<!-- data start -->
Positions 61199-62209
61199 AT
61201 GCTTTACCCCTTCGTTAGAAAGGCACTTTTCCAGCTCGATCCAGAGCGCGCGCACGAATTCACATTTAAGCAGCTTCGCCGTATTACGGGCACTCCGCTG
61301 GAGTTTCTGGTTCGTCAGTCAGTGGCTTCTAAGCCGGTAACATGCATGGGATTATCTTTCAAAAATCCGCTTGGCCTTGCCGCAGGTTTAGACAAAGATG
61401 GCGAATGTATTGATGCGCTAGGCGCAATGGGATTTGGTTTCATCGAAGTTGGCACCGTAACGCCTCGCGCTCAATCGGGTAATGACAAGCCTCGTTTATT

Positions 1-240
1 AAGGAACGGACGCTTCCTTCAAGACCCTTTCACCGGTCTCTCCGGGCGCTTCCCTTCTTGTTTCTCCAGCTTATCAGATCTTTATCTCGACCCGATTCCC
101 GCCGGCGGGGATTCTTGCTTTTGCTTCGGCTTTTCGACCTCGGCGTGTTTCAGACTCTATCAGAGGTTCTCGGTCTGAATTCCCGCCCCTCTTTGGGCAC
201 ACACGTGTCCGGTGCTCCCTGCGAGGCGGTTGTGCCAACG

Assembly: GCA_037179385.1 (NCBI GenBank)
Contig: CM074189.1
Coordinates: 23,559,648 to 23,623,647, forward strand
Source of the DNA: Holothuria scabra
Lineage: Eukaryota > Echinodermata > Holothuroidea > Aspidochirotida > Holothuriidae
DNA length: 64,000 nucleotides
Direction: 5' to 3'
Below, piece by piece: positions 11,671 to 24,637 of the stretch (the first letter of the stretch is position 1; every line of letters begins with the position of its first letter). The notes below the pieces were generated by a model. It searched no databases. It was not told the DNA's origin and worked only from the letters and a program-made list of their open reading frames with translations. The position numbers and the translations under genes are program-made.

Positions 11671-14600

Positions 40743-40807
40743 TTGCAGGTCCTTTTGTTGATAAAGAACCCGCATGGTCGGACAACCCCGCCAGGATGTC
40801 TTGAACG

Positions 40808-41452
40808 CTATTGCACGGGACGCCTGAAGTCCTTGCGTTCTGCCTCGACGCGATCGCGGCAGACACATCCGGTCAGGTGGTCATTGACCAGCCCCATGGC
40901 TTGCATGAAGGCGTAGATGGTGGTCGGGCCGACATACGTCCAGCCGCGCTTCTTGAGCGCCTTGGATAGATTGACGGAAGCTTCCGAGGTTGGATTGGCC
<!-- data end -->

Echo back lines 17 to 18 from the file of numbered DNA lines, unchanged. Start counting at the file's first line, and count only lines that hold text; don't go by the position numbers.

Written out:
Below, piece by piece: positions 11,671 to 24,637 of the stretch (the first letter of the stretch is position 1; every line of letters begins with the position of its first letter). The notes below the pieces were generated by a model. It searched no databases. It was not told the DNA's origin and worked only from the letters and a program-made list of their open reading frames with translations. The position numbers and the translations under genes are program-made.

Positions 11671-14600